B+P’s modelling standards have been created according to the AEC (UK) BIM Protocol for Revit. Its BIM standards and processes are aligned with the , where South African BIM Institute methodology permits.
“I think all companies go through the same challenges during any kind of transformation. BIM is not unique to that. One of the biggest challenges usually is dealing with change,” says Dann when recalling the early days of the company’s BIM execution.
“When I started at B+P in 2014 our biggest challenge was to make the time between projects to implement our BIM strategy. What made our transformation successful was the determination of a leader and an amped team, to drive B+P into the future with BIM by changing our culture to a culture of learning. It’s our culture of learning that is still driving our passion for BIM today,” Dann continues.
Start at the top!
To implement BIM successfully, businesses need to go through major transformations, not only in software, but right across your business culture. Dann shares six steps to help drive BIM execution.
- BIM should be written as part of a business plan and strategy.
If you do not have full buy in, it will take longer to see any kind of ROI. BIM is not a tool, it is first and foremost a process. Management needs to be trained on the processes of BIM, the workflows in a BIM project, BIM tool’s capabilities and it needs to be factored into the business culture.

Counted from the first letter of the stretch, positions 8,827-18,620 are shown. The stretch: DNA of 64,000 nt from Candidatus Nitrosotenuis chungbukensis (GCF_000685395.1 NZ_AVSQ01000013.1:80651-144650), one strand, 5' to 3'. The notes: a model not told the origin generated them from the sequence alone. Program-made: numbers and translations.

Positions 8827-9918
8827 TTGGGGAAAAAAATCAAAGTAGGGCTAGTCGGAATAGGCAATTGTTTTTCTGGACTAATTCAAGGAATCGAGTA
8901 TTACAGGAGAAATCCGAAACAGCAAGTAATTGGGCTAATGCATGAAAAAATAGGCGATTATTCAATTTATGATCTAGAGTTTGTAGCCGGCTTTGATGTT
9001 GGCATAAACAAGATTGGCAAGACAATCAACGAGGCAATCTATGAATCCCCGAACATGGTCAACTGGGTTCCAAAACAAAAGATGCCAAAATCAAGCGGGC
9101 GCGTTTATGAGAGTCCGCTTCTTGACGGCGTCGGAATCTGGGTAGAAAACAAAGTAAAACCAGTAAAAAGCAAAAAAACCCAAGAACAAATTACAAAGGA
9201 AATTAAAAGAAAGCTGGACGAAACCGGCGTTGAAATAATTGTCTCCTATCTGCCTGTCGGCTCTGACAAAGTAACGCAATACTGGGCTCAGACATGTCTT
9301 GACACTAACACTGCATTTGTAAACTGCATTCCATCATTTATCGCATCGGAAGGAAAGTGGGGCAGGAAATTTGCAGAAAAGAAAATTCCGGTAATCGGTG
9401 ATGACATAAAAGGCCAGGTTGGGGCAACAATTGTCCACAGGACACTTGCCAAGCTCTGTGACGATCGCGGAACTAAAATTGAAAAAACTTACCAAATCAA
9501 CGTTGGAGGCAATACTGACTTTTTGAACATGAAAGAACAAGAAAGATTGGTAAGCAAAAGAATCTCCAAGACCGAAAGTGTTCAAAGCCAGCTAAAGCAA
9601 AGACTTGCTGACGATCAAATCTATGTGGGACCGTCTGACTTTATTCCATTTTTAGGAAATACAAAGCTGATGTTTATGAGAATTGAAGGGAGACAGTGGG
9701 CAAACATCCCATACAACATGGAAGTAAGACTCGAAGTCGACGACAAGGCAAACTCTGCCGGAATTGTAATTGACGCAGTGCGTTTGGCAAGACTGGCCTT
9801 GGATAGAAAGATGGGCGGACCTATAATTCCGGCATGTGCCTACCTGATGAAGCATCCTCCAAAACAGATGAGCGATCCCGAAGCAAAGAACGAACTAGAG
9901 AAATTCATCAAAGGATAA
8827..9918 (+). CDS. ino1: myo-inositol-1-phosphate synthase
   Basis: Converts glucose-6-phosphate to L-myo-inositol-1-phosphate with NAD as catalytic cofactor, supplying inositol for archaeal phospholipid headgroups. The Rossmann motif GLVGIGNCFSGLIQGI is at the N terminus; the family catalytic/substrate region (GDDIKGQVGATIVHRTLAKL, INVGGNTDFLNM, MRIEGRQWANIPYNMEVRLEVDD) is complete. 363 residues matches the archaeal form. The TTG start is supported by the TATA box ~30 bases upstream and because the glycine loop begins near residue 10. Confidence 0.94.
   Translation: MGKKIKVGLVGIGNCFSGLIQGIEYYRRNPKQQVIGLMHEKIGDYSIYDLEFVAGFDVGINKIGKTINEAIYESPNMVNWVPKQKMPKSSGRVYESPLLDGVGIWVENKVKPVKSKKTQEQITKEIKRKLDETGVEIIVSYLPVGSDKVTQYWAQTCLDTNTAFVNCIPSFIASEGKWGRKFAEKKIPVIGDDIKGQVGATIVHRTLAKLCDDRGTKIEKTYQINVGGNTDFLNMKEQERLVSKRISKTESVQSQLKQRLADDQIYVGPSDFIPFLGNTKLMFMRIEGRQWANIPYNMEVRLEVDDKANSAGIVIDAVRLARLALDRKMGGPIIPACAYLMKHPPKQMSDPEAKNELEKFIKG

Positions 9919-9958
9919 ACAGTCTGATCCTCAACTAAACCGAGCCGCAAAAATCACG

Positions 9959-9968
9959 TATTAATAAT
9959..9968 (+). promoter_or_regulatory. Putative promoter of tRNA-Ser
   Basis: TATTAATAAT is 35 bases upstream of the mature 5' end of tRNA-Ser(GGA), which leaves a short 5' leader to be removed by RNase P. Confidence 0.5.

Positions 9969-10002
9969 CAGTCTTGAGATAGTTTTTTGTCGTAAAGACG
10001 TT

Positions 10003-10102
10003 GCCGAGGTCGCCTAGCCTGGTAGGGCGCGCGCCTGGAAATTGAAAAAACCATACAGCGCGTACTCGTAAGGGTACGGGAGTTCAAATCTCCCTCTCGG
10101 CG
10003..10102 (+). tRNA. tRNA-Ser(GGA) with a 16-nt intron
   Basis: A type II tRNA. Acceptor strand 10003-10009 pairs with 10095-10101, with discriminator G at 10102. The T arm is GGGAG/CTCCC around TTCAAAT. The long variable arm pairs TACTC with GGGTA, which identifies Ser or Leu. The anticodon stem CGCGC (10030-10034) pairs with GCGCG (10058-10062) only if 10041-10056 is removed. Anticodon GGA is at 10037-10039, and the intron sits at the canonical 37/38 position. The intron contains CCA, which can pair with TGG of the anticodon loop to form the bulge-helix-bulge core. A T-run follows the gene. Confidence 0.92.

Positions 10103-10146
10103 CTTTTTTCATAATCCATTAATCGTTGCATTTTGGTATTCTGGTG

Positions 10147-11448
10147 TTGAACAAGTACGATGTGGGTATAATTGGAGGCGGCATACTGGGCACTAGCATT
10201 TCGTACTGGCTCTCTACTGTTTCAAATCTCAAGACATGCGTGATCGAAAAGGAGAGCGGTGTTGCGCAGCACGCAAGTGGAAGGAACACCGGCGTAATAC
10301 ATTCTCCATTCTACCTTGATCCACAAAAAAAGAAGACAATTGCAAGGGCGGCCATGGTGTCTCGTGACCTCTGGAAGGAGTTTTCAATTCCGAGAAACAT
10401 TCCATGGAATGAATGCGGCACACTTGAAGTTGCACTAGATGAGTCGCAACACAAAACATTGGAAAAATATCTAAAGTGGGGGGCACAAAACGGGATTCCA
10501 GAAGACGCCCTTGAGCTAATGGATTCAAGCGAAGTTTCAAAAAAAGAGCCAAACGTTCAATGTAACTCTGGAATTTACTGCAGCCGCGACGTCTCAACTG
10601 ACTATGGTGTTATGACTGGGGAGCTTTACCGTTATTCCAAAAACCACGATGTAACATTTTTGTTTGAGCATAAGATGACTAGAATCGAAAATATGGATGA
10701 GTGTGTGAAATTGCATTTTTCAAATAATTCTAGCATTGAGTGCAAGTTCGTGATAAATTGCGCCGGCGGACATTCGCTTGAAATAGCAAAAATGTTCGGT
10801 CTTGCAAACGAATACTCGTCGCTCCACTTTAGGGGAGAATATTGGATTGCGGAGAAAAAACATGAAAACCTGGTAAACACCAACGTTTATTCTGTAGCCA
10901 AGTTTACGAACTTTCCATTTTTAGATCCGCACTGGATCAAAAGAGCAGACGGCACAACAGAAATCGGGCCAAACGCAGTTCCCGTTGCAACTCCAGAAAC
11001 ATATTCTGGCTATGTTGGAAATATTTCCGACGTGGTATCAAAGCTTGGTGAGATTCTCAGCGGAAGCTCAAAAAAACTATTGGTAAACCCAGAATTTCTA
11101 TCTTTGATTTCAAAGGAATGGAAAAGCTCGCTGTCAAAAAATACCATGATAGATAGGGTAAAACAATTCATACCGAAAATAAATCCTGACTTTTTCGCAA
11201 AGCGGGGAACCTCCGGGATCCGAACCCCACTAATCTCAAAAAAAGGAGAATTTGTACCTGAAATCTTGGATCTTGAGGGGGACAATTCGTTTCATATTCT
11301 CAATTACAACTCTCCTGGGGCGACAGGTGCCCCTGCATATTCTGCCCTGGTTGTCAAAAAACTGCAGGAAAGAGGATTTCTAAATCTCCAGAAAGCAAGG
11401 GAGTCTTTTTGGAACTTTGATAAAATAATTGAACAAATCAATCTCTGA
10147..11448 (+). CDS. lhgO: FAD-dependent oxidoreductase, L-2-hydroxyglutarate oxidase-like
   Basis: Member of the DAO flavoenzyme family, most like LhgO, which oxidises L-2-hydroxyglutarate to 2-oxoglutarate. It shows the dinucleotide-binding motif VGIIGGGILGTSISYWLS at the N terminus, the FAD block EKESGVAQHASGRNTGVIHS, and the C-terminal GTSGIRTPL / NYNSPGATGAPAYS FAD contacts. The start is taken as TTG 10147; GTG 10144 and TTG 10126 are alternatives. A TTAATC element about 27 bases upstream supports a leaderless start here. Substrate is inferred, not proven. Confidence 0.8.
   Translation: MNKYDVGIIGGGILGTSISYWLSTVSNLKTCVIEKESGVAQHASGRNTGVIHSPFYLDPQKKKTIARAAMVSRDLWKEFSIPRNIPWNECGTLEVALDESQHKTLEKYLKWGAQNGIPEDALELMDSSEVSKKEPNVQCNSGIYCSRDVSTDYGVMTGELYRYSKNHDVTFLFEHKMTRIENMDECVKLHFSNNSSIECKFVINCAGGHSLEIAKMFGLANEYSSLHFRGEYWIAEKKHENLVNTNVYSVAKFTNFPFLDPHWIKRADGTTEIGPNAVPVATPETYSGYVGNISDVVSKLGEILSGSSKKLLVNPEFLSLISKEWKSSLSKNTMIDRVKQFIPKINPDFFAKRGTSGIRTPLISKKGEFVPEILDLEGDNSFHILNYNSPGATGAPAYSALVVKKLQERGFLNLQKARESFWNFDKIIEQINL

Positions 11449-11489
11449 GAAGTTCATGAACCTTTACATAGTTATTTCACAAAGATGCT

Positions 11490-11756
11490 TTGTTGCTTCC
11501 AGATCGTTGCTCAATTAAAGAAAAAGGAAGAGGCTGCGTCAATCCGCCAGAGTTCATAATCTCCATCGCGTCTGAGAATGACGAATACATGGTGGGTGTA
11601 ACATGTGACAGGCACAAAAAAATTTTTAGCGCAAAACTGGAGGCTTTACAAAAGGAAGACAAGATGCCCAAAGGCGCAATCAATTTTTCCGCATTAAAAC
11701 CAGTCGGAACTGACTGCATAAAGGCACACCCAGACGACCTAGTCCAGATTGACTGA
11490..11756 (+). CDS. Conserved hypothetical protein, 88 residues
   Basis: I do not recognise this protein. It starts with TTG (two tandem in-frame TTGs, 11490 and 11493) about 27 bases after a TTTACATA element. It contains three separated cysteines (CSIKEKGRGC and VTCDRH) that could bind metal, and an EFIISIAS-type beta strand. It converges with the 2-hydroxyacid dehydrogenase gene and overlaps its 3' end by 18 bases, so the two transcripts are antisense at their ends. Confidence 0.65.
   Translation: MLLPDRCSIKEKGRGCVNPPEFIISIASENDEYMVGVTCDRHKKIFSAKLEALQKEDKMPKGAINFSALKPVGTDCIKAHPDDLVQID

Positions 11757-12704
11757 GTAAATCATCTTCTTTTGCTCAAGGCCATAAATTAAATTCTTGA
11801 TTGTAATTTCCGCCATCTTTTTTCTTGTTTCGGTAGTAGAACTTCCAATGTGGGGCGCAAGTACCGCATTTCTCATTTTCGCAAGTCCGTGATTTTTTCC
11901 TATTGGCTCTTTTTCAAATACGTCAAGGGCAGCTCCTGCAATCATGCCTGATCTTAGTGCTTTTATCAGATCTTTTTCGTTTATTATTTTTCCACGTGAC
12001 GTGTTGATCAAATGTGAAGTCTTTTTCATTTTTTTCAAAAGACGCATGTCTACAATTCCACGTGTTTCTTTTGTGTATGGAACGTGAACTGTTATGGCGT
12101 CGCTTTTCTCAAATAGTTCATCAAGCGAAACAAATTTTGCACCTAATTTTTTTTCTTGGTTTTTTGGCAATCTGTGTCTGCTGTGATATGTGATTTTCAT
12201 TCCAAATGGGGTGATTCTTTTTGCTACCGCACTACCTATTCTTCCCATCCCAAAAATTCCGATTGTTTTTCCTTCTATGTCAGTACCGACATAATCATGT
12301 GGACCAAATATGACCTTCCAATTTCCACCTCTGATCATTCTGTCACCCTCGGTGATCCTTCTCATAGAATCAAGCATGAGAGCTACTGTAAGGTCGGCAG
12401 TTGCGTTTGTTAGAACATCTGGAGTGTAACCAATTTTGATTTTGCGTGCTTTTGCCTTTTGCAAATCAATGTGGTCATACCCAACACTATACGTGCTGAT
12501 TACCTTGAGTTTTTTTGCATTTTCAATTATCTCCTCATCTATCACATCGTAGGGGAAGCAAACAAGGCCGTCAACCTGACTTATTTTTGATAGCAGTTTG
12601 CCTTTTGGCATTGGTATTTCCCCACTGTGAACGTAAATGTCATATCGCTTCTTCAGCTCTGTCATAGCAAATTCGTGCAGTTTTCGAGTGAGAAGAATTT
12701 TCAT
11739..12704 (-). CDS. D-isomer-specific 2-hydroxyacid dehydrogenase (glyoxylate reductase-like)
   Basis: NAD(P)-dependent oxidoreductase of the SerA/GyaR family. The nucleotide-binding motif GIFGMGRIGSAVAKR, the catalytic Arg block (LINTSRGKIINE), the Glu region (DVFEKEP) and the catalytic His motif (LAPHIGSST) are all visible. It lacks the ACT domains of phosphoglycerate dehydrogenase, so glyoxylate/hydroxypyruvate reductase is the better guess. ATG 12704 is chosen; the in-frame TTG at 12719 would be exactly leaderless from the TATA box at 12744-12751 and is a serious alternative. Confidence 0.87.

- New roles and responsibilities will have to be created.
The beauty of BIM is that it should play to your staff’s strengths to build the best teams. This is the key to proficiency.
- Set goals.
Set long-term goals for where your company should go with BIM, i.e.: your strategy might be that of an innovation company, or just plainly to be efficient and effective. Then set short-term goals – as progression steps – to reach your long-term goals.
- Make your staff part of your decision making process.
Including your staff in the transformation journey gives them a sense of purpose. Your staff will then automatically become the drivers of BIM in your company.
- Start a learning culture.
Up-skill your staff on a regular basis and make sure you give them support from local BIM experts.
- Create flexibility.
Ensure your strategy allows for movement and growth. BIM is growing faster than we know.
“BIM is moving at such a fast pace, our next challenge is to get into a culture of change. New technologies will need constant adaptation of workflows and we need to be ready,” she explains to Vaughan Harris, BIM Institute.
One of the greater benefits of using BIM in early design stages is that it sets the BIM workflow for the rest of the project stages, by visualising complexities and anticipating potential risks, making the project more efficient all around.